AMBER WALLIS: PSYCHOACTIVE LANDSCAPES
Amber Wallis: Psychoactive landscapes - Art Collector
|Issue 58, October - December 2011|
|Landscape painting is one of the more traditional genres of Australian art. We are used to seeing the exterior used as a metaphor for the interior and psychological. But as Carrie Miller writes, Amber Wallis’s sexually charged canvases take us one step further, throwing us off the therapist’s couch and into a wild drug-fuelled haze. |
|The title I Fuck Mountains – the name of a recent exhibition by Amber Wallis – says a lot about both the artist and her work. On one level it expresses the fact that her abstracted landscapes are sometimes populated with sexual imagery, on another that, as a contemporary female artist, she is simultaneously subverting and extending the most traditional of Australian painting genres. |
For an artist with such buzz, it’s surprising to learn she’s only been painting since 2007. The 33-year-old ex-pat New Zealander had originally studied photography but realised that drawing was what allowed her to recreate her memories in a way that photographing them couldn’t. As Wallis puts it: “The simplicity of a good line is what it’s all about. I like the simplicity and purity of it yet the implicit difficulty in achieving it. It is what I strive for.”
At first blush, trying to situate her work within the context of contemporary Australian art isn’t easy. She is often characterised as a landscape painter but her practice is more diverse than this and her landscape work is distinctly contemporary. For one, her palette is not of the landscape and while, like other artists, she employs the physical exterior to express her own interiority, her work is more psychoactive than simply psychological. At the point where abstraction meets figuration, anything can happen through Wallis’s quasi-automatic process.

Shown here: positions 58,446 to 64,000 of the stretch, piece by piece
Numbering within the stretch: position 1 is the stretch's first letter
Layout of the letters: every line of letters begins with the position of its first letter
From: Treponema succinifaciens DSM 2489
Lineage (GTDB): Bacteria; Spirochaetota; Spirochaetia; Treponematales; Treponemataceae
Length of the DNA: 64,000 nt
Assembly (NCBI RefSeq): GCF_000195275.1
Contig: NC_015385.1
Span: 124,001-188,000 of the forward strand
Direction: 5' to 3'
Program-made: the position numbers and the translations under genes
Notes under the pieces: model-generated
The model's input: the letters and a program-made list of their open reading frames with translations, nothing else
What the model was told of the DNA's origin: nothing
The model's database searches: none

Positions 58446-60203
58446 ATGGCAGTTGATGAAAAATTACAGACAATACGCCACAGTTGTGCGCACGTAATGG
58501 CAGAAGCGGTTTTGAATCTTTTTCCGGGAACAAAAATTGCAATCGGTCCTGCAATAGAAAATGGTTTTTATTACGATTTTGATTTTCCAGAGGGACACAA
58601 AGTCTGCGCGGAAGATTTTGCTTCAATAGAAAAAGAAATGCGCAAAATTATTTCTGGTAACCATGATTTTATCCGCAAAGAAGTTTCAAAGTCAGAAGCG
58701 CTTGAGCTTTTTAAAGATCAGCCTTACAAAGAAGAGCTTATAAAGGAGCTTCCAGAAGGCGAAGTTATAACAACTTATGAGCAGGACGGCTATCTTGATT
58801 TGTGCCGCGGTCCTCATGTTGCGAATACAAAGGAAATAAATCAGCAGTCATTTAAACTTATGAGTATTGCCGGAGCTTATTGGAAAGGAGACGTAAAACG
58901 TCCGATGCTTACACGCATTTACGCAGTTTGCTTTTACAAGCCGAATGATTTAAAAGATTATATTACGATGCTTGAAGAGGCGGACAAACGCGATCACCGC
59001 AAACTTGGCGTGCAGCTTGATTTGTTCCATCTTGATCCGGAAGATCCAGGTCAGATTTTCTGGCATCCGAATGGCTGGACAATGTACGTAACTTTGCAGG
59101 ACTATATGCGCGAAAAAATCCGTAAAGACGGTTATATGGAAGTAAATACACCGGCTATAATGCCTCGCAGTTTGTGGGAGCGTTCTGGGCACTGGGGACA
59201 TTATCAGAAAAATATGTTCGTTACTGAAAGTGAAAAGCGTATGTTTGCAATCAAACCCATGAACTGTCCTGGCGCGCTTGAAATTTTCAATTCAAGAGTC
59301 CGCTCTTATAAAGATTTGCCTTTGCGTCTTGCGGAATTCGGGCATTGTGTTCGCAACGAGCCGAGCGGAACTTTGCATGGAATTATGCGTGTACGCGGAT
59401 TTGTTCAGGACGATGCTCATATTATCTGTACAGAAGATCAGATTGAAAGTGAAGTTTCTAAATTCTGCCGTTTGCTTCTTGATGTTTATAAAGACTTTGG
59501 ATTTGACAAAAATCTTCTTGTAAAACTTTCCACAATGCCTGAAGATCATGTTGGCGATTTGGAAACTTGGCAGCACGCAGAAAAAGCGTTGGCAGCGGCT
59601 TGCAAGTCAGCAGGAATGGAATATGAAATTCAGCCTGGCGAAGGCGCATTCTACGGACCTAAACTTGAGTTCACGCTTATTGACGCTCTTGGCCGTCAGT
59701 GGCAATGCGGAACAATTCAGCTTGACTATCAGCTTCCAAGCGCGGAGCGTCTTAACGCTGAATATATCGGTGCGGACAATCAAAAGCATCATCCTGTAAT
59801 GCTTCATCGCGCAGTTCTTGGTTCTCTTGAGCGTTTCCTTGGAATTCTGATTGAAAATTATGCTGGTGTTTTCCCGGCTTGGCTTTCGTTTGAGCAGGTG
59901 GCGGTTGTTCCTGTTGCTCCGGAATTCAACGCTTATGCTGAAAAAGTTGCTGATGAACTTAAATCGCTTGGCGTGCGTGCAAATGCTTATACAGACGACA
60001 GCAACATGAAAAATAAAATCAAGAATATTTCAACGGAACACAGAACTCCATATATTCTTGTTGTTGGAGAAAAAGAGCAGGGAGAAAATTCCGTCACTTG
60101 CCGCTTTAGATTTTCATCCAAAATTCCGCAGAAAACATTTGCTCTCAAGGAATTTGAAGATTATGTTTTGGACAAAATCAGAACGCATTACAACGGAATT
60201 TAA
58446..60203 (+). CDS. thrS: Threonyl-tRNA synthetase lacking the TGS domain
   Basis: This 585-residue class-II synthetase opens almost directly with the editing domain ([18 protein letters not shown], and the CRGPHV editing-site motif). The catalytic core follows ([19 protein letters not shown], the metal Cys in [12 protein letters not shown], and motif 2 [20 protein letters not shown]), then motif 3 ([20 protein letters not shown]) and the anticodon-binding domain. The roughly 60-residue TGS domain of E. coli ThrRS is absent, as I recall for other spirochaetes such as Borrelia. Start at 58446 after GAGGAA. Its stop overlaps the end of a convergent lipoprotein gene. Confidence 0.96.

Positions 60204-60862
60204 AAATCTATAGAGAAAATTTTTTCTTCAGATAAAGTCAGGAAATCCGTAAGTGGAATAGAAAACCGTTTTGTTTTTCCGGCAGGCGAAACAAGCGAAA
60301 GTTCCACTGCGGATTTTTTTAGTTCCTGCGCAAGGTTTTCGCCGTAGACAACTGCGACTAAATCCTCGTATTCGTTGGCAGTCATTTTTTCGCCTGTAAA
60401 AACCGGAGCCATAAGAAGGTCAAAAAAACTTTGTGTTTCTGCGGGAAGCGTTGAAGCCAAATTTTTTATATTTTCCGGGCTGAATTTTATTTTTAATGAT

But while her work may be difficult to place in relation to her peers, it can be understood in broader terms as part of a movement away from postmodernism to a revisiting of the past without irony or nostalgia. In the artist’s own terms: “I hope to create work that is imbued with a sense of history and timelessness yet being of my own time.” There is a genuine sense in which there is a looking back in order to move forward. This is evidenced by some of the artists she cites as reference points, among them Cy Twombly, Wassily Kandinsky and Sidney Nolan as well as Tracey Emin and Gareth Sansom.
In addition to critical recognition and commercial success Wallis has something else, the admiration of her peers. And even rarer, it is an admiration shared by both the more traditional and contemporary ends of the art world. This is probably because she is someone who has committed herself to the development of a singular visual vocabulary, demonstrated by the fact that her work, while not necessarily unique in its themes or objectives, nevertheless has the mark of originality.
“I hope to have a style that is distinctly my own and not swayed by passing fads or fashions but is rather a language unique to my painting and drawing,” says Wallis. “While not discounting my influences, if I can be true to my own language and truth then it will be a more fulfilling journey as an artist. So I am not sure I could describe my style, it eludes me, it’s just something I do, a language that makes sense to me.” •
New work by Amber Wallis will be exhibited at Utopian Slumps in Melbourne from 11 November to 3 December 2011.